My chili-chocolate came out too similarly to the rest of the batch – in other words I needed a LOT more chili to taste the heat I was going for. Noted for next time.

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Mr. Foodie’s Craving: Soft Pretzels

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Mr. Foodie had a major craving for soft pretzels, so we decided to try the recipe for pretzels crafted by the incomparable Alton Brown. This was our first attempt at making soft pretzels from scratch. A few years ago my friend and bridesmaid Rebecca Grawl and I hosted an Oktoberfest party after I visited one my best friends in Germany for her wedding. I came back with the most amazing sauerkraut recipe (another one I want to share with you!) and a bunch of gingerbread and icing-decorated hearts. We did not make our own pretzels, but heated frozen ones from the grocery store and set out a variety of mustards to go with them. We also had the most delicious beer-cheese fondue! It was a rather fun party if I do say so myself.

There’s something so wonderful about a soft pretzel. I like mine with a light dusting of salt and small dabs of spicy brown mustard. I also LOVE when a restaurant has pretzel bread sandwiches. Alton Brown’s pretzels have the reputation of being scientifically-proven to turn out well, and certainly I have a lot of confidence in Alton Brown as a chef. After a problematic beginning in which Mr. Foodie added 10 cups of water instead of 1 1/2 to the yeast mixture, we got back on track with a new batch and from there it was pretty easy. The rolling out of the pretzel strips was the hardest part. I had never done anything like it before, but I quickly figured out that using my palms to roll the dough on the oiled surface was most effective. As you can see from the picture above, we didn’t get all of them “right” but we had a blast making them.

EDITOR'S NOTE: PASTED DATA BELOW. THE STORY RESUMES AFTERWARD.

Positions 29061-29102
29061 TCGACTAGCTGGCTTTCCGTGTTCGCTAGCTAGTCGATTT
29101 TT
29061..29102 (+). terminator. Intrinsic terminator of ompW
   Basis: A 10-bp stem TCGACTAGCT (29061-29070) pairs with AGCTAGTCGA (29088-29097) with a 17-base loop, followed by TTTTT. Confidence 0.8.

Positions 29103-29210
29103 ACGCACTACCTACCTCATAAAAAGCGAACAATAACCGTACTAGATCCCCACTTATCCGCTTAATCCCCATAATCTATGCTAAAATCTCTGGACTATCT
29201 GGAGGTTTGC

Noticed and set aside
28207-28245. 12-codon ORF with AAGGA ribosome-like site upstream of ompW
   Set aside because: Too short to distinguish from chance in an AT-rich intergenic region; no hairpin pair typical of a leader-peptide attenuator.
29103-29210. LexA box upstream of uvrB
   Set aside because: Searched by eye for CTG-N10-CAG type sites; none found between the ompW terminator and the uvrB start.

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We did not buy special pretzel salt because I don’t like buying specialty ingredients that can be easily substituted by household items. I used a coarse grain sea salt that worked just fine. They turned out quite well. The color was perfect, the crust had the characteristic pretzel taste that comes, I found out, from the baking soda/water brine step in the process. Our only negative note was the yeastiness of the dough. With each bite I could taste that yeast in a way I’ve never noticed with other baked bread items I’ve made. I’m not sure why this is the case, but it is easily masked with mustard, so we’re overall pleased with our first attempt. Next time I might try Emma Christensen’s version to see how it varies.

Perhaps the best part of making these delicious pretzels is what we did with them this morning! We are proud to present the Fl Keys Foodie Pretzel Egg Sandwich:

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Recipe

1 Soft Pretzel, cut in half with bread knife to create a bun

1 strip of bacon

1 egg

2 Tablespoons parmesan cheese

salt and pepper

your favorite mustard (we used spicy brown)